She was cut off by a large, booming explosion. Screams went up around her. She curled up tighter, muscles clenched. She was surprised to feel tears slowly dripping down her face. Rocks and dirt rained down, scratching her skin and trapping her in place. And then, coming through the cracks of the rock imprisoning her, there was something she hadn’t seen before. Something, white. She couldn’t quite remember the word for it. It was a bright and clean color. She stared at it, fascinated. She tried to collect it in her hand, but it simply passed through. She gently closed her eyes, her fist still closed. She hummed to herself, a song her father used to sing, thinking that dying here wouldn’t be quite so bad. Then, suddenly, shouts rose.

“Are ya hearin’ that?” A rough, booming man’s voice spoke.

“Hearing what?” A tight lipped, feminine voice replied.

“Someone’s alive down ‘ere,” he said shakily. “A lady, trapped along er… there.” She heard boots shuffling, and more white light peered through the rocks. She gasped, unable to hide her shock.

“Righ’ there! Did ya hear? There’s a lady.” The man said. There was a sound of rocks clashing and moving, the pair undoubtedly trying to get her out. Why, she didn’t know. She was a lost cause and had already accepted death. Then, with a final grunt, the large boulder in front of her was lifted. And the bright, white light was all around her.

She stared at it, the light the man held. It lit up her skin, filled her hair. She closed her eyes, barely noticing as the two people wrenched her to her feet and carried her upward. She could feel the man climbing the wall of the mines. Like a spider, almost. Her worn boots kicked the dirt, loosening rocks. She heard them crash and fall, taking longer to hit the bottom the farther up they climbed.

Only after they clambered out of the dirt and she was set down several minutes later did she begin to panic. It was cold, and the air was clean and crisp, nothing like in the mines. Her eyes snapped open, and her mind was filled with beautiful, strange images. There was a green, scratchy substance below her. A tall, brown thing with more green in its branches. Dirty men and women clustered around a makeshift fire. They were clustered in blankets to keep warm in the cold night.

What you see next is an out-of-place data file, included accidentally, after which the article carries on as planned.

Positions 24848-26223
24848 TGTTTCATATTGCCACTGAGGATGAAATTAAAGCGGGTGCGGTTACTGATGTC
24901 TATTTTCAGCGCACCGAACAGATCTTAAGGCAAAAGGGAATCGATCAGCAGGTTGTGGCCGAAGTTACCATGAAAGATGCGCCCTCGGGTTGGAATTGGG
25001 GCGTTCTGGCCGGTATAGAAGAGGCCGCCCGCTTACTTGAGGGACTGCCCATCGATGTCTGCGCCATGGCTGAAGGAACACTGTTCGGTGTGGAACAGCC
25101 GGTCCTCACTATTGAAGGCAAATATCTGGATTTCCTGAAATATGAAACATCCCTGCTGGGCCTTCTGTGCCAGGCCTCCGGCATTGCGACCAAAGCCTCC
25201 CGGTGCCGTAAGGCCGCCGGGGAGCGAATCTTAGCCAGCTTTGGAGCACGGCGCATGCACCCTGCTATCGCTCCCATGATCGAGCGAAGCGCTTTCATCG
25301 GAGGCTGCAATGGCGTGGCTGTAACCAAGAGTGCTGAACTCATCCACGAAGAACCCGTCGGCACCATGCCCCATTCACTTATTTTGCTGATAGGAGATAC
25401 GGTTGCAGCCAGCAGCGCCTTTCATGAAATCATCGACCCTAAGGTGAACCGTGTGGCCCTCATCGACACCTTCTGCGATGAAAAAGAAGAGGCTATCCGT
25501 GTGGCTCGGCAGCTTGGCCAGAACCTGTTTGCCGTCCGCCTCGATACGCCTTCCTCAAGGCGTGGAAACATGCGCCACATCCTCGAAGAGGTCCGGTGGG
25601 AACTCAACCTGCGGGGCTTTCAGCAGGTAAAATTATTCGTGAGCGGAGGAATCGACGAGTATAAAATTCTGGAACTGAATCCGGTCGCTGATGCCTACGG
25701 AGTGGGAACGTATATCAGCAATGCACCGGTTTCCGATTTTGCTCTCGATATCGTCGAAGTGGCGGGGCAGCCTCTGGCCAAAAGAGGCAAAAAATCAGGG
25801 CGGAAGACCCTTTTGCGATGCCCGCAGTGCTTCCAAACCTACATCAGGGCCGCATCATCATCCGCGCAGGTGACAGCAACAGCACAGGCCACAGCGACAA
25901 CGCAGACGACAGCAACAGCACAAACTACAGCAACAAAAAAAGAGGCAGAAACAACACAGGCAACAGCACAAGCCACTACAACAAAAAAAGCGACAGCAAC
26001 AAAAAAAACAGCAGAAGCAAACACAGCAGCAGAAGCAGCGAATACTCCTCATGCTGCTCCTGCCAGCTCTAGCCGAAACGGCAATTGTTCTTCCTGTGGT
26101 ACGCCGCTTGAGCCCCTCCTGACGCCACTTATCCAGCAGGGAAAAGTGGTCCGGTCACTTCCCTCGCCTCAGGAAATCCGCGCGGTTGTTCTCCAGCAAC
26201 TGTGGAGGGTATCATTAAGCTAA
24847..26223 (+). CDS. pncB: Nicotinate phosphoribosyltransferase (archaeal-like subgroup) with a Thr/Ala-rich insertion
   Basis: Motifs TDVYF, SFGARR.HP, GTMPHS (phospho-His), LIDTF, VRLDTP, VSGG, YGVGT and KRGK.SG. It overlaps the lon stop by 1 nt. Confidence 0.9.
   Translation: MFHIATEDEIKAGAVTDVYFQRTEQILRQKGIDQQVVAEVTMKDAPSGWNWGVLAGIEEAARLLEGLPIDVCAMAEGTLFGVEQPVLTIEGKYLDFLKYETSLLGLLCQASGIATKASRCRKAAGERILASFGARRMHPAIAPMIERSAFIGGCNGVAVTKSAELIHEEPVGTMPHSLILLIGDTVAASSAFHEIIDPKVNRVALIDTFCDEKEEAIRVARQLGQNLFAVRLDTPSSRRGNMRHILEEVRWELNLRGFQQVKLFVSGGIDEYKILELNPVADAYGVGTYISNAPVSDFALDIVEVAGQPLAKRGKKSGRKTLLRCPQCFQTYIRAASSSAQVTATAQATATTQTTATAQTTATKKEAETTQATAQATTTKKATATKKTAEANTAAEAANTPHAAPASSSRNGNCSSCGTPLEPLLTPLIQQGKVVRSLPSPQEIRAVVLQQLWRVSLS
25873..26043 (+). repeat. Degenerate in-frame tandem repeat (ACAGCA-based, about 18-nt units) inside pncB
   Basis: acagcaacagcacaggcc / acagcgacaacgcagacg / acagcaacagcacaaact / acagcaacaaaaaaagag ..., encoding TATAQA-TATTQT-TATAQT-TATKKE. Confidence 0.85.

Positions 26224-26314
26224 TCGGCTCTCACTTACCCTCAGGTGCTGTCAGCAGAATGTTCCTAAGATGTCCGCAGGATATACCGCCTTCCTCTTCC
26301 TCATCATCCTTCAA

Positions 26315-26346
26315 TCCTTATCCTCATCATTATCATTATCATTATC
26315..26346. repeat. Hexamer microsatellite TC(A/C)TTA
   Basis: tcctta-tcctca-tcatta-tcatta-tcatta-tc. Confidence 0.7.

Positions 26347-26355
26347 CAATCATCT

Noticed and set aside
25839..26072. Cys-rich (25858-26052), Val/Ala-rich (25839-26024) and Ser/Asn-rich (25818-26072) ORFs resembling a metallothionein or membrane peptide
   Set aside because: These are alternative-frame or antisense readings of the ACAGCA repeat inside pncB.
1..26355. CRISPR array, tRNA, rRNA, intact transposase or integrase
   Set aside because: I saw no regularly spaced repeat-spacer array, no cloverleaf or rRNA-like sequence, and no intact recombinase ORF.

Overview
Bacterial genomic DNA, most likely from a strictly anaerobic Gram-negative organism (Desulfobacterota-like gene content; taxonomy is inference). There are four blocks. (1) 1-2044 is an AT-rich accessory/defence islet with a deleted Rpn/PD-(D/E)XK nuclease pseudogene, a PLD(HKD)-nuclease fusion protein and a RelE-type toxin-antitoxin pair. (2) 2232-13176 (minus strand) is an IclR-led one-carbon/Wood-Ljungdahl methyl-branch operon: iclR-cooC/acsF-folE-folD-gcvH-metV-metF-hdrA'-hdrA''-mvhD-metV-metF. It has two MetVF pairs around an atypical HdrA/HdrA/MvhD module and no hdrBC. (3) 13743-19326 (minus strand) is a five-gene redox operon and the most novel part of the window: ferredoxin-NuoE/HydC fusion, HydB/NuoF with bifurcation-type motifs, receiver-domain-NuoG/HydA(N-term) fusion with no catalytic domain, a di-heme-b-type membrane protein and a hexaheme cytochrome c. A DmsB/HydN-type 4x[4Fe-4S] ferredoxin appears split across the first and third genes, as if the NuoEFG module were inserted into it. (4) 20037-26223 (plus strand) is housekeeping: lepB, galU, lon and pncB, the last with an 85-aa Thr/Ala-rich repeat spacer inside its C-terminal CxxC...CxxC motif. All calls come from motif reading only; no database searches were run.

Her two rescuers watched her with a mix of curiosity and concern. She stared at them for a while, until they looked away, muttering things about checking for more survivors and other tasks. Then, she looked up, trying to find the source of the dim light. A lantern, perhaps? But she didn’t see a lantern, a dirt ceiling or a roof. She saw the sky. She remembered the word from her parents’ stories, and always was fascinated by their seemingly mystical tales of the moon and sun. It was dark, but filled with bright white light emanating from dots in the sky and a white circle. The moon and stars. She was breathless with amazement. But after staring for a seemingly endless amount of time, she shook her head, sweat flying. The panic returned. She knew she was above ground. She would be publicly shamed and tortured, if not executed, for this offense. She looked around, standing up. Her eyes widened in shock. She and her rescuers had come out of a massive, smoldering hole in the ground, the aftermath of what must have been an explosion. But as she saw the TNT packed against the walls and the ladder leading down into the abyss, she knew this was no regular accident. These innocent-looking people in blankets were rebels.

Heart pounding in fear, she sprinted to the hole. She grabbed the ladder and began to climb down, hoping to reach her mining level before she was discovered with bands of rebel leaders. Strong, cold hands grabbed her around the waist and hauled her back onto the grass with a grunt. She thrashed wildly, and broke free, sprinting back to the hole. She felt a prick in her neck, and heard a voice say,